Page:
Organic food manufacturers are also increasingly importing foods like grains, fruit juice concentrates and frozen items from China (also milk products). Even Organic Consumers Union and the Cornucopia Institute doubt the veracity of the organic claims from such a source, but consumers who believe natural=good are buying these foods in great quantities. Again, in the pursuit of organic "naturalness" these companies are going to a source country that has polluted water and air, heavy metal contaminated soils, and frequent cases of mycotoxin contamination (peanuts and cooking oil, . Yet products with these imported ingredients are abundant in your friendly neighborhood "natural food store." Once again, our natural=good delusion can be dangerous.
Russian Roulette with Raw Milk
Believing that some magic essence of naturalness is lost when milk is heated enough to kill dangerous bacteria, raw milk enthusiasts are incurring entirely unnecessary health risks. If it were just for themselves it would be one thing, but they are also often putting their children at risk. Louis Pasteur must be rolling over in his grave! Actually, for Louis' sake I hope there is no way that the dead know when their life saving contributions to humanity are discarded.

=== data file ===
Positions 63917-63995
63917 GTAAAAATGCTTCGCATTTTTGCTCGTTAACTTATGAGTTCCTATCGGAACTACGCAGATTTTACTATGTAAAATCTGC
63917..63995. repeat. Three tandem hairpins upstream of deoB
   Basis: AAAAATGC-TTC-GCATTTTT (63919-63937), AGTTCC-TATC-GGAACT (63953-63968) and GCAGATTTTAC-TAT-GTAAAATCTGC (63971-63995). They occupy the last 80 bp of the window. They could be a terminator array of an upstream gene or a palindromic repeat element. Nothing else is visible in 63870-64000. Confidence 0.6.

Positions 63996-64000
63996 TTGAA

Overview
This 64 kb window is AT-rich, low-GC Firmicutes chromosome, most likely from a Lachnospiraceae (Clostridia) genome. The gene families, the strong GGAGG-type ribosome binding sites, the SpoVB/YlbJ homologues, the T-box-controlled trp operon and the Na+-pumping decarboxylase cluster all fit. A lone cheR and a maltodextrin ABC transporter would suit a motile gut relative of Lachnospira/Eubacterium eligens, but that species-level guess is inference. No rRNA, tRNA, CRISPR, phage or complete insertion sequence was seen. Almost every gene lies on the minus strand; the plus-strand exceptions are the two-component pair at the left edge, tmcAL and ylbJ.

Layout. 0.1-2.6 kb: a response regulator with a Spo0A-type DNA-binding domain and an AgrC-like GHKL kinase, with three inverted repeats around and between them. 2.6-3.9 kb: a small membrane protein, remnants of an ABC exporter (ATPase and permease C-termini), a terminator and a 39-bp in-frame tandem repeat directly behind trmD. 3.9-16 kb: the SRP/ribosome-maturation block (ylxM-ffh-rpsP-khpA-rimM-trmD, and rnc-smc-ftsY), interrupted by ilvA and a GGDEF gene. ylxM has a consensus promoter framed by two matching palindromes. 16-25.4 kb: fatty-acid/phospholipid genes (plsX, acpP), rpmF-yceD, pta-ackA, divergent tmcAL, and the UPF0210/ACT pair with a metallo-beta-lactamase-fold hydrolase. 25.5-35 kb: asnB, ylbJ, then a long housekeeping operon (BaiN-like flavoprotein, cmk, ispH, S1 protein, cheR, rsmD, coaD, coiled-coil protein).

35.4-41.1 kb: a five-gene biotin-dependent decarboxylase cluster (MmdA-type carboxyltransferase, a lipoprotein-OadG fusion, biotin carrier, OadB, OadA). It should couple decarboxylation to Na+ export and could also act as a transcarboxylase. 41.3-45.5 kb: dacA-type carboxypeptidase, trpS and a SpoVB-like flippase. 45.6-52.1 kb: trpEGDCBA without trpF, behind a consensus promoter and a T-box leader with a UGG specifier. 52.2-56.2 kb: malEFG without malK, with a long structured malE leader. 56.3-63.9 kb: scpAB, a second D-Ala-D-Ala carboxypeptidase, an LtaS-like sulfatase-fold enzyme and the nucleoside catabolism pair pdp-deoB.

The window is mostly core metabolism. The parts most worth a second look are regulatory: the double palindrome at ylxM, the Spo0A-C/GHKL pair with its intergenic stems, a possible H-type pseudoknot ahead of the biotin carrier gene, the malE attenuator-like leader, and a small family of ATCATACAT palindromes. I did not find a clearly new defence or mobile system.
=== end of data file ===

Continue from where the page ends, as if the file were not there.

So, the natural=good delusion is both false and dangerous. It contributes to poor eating habits. It leads to wasted purchases or dangerous avoidance of medical advancements. It leads to increased imports of foods with higher than necessary risks. It encourages some people to put their families at risk.
I love to visit Colorado, my native state (third generation!). Since high school I've developed a problem with altitude, but if I take a synthetic drug called acetazolamide that slightly shifts my blood pH, my hemoglobin can bind enough oxygen to allow me to hike around at 12,000 feet with no problems. The next time I go, I think I will go to that park in Durango and do a little graffiti. I'll put a "NOT!" sticker on the "Chemical Free Park" sign. Then I'll just enjoy looking at and smelling the chemicals!
Columbine image from curt